New York City teachers will be eligible for six weeks of paid parental leave beginning on September 4, putting an end to a policy that forced new parents to hoard sick days that they could use when their baby arrived. New York City Mayor Bill de Blasio and United Federation of Teachers president Michael Mulgrew made the announcement on Wednesday afternoon at City Hall.
New fathers, those adopting a baby, and those taking in a new foster child are also eligible for the six-week leave with full salary.
Birth mothers qualify for even more paid time off—as much as 14 weeks—if they combine the six weeks leave with any unused sick days. (New York City teachers get 10 paid sick days per year, so they’d have to save up to four years’ worth of sick days to add the eight extra weeks onto their leave.)
Before the new parental leave policy, saving up sick days was the only option for expecting mothers looking to spend time with their newborns without breaking the bank. The mayor acknowledged the injustice of their situation. “No teacher should have to come to school sick because they’re saving their sick days to have a baby,” de Blasio said. “That’s not fair to our teachers and that’s not fair to our students. Today, we right that wrong and make the city a little fairer.”
Jennifer DiBerardino, a kindergarten special education teacher who is expecting a baby boy in November, said she was “thrilled” with the change. “This is amazing,” she said at the announcement at city hall. “I will get to spend time at home with my son.” In a photo the United Federation of Teachers tweeted from the event, DiBerardino appears on the right (see below).
— UFT (@UFT) June 20, 2018
The Battle for Parental Leave
New York City teachers can count themselves among the lucky few with parental leave. More often than not, U.S. teachers must use paid vacation or sick days to cover time off after childbirth or adoption.
Last October, California lawmakers tried to provide teachers with leave time, but a bill that would have required school districts, charter schools, and community colleges to pay for a minimum of six weeks leave for pregnancy, childbirth, or miscarriage, was vetoed by Governor Jerry Brown.
Some school districts nationwide are starting, however, to provide free childcare for their teachers in the hopes of boosting retention and recruitment efforts, as Sarah D. Sparks reports.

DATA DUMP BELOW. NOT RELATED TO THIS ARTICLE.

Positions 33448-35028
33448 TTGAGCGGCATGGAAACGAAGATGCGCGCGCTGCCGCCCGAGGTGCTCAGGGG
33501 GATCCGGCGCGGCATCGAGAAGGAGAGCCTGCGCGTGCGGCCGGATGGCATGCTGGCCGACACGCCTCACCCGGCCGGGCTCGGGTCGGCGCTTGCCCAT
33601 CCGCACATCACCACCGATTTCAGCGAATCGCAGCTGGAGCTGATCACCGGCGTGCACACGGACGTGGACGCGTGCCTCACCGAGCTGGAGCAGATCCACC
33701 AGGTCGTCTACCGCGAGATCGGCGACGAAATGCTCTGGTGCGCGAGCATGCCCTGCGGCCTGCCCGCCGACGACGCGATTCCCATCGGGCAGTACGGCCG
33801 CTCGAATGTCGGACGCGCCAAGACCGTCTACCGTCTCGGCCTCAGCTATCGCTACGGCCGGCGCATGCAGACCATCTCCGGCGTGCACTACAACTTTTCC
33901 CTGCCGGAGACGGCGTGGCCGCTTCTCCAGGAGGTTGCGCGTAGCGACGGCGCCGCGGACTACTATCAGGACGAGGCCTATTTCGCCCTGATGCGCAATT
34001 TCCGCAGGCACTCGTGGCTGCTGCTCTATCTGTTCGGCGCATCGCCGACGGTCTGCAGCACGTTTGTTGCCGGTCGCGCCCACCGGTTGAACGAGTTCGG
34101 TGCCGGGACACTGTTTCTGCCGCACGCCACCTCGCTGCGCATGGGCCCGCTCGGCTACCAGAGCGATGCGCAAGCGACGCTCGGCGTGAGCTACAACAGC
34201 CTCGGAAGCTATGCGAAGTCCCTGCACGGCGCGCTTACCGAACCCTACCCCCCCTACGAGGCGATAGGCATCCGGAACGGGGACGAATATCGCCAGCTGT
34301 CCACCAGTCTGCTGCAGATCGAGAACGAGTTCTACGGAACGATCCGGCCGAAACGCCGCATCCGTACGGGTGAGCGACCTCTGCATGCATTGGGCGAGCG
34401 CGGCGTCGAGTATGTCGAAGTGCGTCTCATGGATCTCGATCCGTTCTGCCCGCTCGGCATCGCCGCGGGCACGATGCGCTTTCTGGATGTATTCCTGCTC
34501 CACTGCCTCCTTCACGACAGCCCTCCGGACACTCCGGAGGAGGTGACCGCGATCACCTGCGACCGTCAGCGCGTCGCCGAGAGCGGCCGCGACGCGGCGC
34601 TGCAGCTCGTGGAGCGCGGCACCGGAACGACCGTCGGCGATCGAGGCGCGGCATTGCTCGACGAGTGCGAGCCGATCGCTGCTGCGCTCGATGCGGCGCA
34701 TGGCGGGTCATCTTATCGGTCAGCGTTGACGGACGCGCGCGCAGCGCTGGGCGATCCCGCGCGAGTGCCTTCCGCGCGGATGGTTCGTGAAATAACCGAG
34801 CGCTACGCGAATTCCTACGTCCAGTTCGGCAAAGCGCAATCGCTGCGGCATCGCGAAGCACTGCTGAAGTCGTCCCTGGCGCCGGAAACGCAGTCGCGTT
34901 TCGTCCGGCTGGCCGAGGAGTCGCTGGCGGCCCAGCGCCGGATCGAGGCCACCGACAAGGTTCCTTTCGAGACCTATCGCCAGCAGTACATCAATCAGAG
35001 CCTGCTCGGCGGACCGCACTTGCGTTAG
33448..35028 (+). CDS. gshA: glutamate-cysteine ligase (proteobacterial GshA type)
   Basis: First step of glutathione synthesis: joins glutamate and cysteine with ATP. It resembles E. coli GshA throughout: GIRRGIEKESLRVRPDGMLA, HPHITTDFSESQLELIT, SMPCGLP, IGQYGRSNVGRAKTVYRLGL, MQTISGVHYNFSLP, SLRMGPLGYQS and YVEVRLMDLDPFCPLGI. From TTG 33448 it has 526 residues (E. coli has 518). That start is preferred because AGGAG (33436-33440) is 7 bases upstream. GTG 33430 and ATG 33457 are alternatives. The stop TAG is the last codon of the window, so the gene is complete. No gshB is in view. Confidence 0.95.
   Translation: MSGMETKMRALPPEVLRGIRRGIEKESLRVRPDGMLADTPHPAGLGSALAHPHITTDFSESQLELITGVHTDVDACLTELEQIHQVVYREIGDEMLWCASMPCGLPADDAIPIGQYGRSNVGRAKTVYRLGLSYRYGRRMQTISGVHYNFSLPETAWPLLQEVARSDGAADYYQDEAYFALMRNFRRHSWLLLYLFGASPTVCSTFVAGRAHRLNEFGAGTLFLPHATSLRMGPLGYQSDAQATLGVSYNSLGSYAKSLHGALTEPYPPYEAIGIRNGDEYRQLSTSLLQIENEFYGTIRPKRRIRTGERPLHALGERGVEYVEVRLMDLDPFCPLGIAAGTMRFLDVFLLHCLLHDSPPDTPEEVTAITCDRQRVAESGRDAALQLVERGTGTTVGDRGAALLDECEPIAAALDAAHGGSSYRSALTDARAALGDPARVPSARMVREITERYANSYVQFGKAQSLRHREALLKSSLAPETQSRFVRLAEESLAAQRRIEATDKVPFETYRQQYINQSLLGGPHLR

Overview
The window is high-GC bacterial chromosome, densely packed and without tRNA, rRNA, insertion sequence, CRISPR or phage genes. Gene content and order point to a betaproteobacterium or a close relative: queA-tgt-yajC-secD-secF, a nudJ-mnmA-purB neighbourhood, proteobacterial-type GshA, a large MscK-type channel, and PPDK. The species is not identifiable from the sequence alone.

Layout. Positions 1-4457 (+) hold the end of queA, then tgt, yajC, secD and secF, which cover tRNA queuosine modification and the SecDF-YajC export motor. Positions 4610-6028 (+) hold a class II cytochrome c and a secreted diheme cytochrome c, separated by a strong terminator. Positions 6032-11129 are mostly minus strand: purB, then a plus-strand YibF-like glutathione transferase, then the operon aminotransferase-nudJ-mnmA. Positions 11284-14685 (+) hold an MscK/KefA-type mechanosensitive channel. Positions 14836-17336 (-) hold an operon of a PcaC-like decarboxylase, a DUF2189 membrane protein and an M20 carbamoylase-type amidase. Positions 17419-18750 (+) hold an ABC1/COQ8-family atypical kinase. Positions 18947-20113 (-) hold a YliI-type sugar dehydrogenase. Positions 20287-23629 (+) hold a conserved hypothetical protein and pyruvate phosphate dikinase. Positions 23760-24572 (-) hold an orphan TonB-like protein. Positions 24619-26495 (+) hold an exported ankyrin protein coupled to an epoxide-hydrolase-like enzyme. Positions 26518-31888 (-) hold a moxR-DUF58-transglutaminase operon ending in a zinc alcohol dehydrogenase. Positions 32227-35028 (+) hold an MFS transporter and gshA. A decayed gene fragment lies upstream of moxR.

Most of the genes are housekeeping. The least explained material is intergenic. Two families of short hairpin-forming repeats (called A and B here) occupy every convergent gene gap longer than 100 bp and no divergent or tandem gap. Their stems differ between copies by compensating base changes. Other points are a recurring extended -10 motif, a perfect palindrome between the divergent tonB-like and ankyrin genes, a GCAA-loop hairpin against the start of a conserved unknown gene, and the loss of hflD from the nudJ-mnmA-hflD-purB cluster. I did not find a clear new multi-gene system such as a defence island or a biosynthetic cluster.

For the United Federation of Teachers and its members, Wednesday’s announcement caps a long battle for fair treatment. In December 2015, the city granted parental leave to 20,000 non-unionized city managers, but not to unionized city workers. The union says it has been in negotiations with the education department ever since. But it was at the urging of two teachers, who garnered nearly 90,000 signatures in their 2017 online petition, that the UFT launched a campaign for paid parental leave. Thousands joined, writing letters to the mayor and attending rallies.
“It’s been a long fight to be treated fairly, and that wrong has finally been righted,” UFT president Mulgrew said.
The 120,000 UFT members who now qualify for maternity, paternity, and foster care leave include teachers, teachers’ aides, guidance counselors, nurses, and school safety supervisors. They qualify for the benefit after working for one calendar year. On average, up to 4,000 UFT members each year take leave for pregnancy or childbirth.
The union will offset the estimated $50 million price tag by extending current UFT contracts that are scheduled to expire in November of this year by roughly two and half months. The move saves money by delaying employee raises. The city will continue to pay for teachers’ health care during their leave.
The last step to finalize the agreement took place on Wednesday evening when the union’s highest policymaking group, the UFT Delegate Assembly, gave the agreement its stamp of approval.
“Our educators give so much to the children in their classrooms,” Mulgrew said. “Now, New York City has a way for educators to spend more time with their own children.”
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A version of this news article first appeared in the Teacher Beat blog.